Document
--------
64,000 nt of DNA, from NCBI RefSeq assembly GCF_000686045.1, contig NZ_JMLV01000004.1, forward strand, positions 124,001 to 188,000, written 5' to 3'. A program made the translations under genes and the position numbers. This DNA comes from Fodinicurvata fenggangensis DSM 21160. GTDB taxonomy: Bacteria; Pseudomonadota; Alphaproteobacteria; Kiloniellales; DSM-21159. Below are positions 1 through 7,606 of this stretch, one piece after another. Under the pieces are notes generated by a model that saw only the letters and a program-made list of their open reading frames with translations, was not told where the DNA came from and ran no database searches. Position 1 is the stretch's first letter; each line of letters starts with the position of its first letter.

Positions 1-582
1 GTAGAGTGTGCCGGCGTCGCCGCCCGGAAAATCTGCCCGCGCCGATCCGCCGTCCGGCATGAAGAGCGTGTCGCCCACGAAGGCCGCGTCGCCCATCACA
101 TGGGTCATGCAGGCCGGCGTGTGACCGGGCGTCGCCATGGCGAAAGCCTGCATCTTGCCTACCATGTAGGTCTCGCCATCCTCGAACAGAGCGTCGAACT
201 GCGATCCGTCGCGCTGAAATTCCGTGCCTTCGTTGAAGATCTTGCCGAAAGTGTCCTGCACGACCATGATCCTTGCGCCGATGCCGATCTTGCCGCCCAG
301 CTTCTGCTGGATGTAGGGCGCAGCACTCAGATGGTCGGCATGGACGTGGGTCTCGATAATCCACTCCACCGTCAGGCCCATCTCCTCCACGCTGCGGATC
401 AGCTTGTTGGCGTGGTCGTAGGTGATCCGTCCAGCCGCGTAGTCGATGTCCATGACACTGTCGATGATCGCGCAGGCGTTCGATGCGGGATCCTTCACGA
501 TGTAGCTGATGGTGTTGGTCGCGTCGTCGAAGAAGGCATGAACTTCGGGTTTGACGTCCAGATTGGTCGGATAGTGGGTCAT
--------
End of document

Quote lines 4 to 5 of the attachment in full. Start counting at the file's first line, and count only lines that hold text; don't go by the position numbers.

101 TGGGTCATGCAGGCCGGCGTGTGACCGGGCGTCGCCATGGCGAAAGCCTGCATCTTGCCTACCATGTAGGTCTCGCCATCCTCGAACAGAGCGTCGAACT
201 GCGATCCGTCGCGCTGAAATTCCGTGCCTTCGTTGAAGATCTTGCCGAAAGTGTCCTGCACGACCATGATCCTTGCGCCGATGCCGATCTTGCCGCCCAG